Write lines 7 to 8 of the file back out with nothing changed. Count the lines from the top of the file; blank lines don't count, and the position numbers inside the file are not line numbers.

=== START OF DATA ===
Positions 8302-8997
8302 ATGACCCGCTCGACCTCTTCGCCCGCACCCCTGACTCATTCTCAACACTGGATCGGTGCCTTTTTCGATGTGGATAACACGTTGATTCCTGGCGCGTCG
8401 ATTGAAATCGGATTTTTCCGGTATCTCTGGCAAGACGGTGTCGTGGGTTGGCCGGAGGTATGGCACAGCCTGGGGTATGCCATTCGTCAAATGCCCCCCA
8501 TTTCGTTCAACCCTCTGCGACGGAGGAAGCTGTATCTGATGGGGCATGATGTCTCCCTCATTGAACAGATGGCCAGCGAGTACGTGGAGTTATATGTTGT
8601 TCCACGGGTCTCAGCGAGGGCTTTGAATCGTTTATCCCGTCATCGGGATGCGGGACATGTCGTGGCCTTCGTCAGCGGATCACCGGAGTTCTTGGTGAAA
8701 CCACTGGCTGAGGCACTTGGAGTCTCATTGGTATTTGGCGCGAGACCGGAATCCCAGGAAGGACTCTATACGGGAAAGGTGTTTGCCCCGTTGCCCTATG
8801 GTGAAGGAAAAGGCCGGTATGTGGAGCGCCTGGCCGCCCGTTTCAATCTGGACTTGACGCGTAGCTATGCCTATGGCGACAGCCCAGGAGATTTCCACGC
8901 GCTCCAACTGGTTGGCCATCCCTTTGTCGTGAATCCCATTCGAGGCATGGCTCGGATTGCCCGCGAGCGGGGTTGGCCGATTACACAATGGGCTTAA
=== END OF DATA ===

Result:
8801 GTGAAGGAAAAGGCCGGTATGTGGAGCGCCTGGCCGCCCGTTTCAATCTGGACTTGACGCGTAGCTATGCCTATGGCGACAGCCCAGGAGATTTCCACGC
8901 GCTCCAACTGGTTGGCCATCCCTTTGTCGTGAATCCCATTCGAGGCATGGCTCGGATTGCCCGCGAGCGGGGTTGGCCGATTACACAATGGGCTTAA